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Tatum v. Ellien

United States District Court, S.D. Georgia

September 24, 2014

AMIE TATUM, Plaintiff,
v.
WILLIAM G. ELLIEN, Defendant.

ORDER

WILLIAM T. MOORE, Jr., District Judge.

Before the Court is Defendant William G. Ellien's Motion to Dismiss. (Doc. 5.) In this case, Plaintiff alleges that Defendant, a former licensed psychiatrist at Memorial University Medical Center in Savannah, Georgia, diagnosed and treated her for anxiety and other emotional issues with anti-anxiety medications. (Doc. 1 ¶¶ 4, 9.) Plaintiff alleges that as part of the treatment, Defendant prescribed Xanax and other narcotics despite the fact that she was not suffering from conditions that would necessitate such treatment. ( Id. ¶¶ 9, 11.) According to Plaintiff, she became addicted to these medications and "suffered increased emotional and psychological issues and physical harm." ( Id. ¶ 13.) Based on Defendant's conduct, Plaintiff brings one claim for "Ordinary/Professional Negligence." ( Id. at 4.)

Ultimately, Defendant was indicted by a federal grand jury on drug charges in February of 2013. (Doc. 6 at 2.) After pleading guilty, Defendant was sentenced to a thirty-month term of incarceration. United States v. Ellien, 4:13-cr-030 (S.D. Ga. May, 24, 2013) (unpublished).[1] Defendant is currently serving his term of incarceration in Butner, North Carolina. (Doc. 6 at 2.)

In her complaint, Plaintiff states that she is a citizen of Chatham County, Georgia and that Defendant resides in Butner, North Carolina. ( Id. ¶¶ 1-2.) Based on these allegations, Plaintiff contends that this court has diversity jurisdiction under 28 U.S.C. § 1332. In his motion to dismiss, Defendant contends that this Court lacks subject matter jurisdiction under § 1332 and moves to dismiss this case with prejudice. (Doc. 5 ¶¶ 2-3.) Defendant reasons that diversity between the parties is absent because he is not a citizen of North Carolina while he is serving his sentence.[2] (Doc. 7 at 2.)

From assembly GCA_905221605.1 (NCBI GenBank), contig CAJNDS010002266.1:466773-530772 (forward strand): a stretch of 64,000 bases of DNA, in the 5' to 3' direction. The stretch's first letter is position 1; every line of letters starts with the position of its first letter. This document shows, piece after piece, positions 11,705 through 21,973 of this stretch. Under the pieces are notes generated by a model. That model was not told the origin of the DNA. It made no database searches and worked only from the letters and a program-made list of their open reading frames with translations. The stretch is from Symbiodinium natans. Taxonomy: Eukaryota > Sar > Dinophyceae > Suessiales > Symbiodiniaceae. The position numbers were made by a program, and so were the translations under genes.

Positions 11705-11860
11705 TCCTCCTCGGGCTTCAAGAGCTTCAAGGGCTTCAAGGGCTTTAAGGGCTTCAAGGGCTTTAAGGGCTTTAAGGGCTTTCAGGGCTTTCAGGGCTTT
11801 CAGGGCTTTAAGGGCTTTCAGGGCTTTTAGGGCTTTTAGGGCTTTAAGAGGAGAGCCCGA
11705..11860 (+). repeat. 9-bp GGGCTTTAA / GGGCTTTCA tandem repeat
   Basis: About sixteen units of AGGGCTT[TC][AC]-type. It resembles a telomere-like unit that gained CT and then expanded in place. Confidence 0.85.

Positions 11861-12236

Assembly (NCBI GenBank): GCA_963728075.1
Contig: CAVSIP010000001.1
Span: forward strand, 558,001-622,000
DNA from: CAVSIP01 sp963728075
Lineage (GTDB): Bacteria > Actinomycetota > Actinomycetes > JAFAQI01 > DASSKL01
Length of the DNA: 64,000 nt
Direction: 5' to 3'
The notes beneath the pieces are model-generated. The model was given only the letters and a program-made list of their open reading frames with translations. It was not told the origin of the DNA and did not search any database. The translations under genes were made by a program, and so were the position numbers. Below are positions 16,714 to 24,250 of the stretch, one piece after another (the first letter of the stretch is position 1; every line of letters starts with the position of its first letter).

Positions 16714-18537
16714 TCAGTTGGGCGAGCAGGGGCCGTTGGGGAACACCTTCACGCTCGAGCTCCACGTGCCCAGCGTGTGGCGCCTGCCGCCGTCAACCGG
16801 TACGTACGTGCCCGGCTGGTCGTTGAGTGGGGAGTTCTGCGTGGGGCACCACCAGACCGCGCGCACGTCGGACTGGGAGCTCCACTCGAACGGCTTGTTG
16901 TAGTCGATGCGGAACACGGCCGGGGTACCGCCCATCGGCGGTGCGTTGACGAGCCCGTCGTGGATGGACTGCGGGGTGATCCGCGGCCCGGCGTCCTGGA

Federal courts are courts of limited jurisdiction and may only hear cases which they have been authorized to hear by the Constitution or Congress. See Kokkonen v. Guardian Life Ins. Co. of Am. , 511 U.S. 375 (1994). A district court has subject matter jurisdiction under § 1332 "where the matter in controversy exceeds the sum or value of $75, 000, exclusive of interest and costs, and is between... citizens of different states." 28 U.S.C. § 1332(a). Dispositive in this case is that "[a] prisoner does not acquire a new domicile in the place of his imprisonment, but retains the domicile he had prior to incarceration." Polakoff v. Henderson , 370 F.Supp. 690, 693 (N.D.Ga. 1973), aff'd, 488 F.2d 977 (5th Cir. 1974).[3]

With these principles in mind it is clear that the Court lacks jurisdiction to entertain this dispute. Defendant was a Savannah, Georgia resident prior to his incarceration and thus remains a Georgia resident for the purposes of establishing diversity between the parties. As Plaintiff is also a Georgia resident, this Court lacks diversity jurisdiction under 28 U.S.C. 1332. In addition, no federal question forms the basis for Plaintiff's complaint. As a result, this case must be dismissed for lack of subject matter jurisdiction. However, Plaintiff's complaint must be dismissed without prejudice because "dismissal on jurisdictional grounds alone is not on the merits and permits the plaintifif to pursue his claim in the same or in another forum." Hitt v. City of Pasadena , 561 F.2d 606, 608 (5th Cir. 1977) (per curiam).

SO ORDERED.


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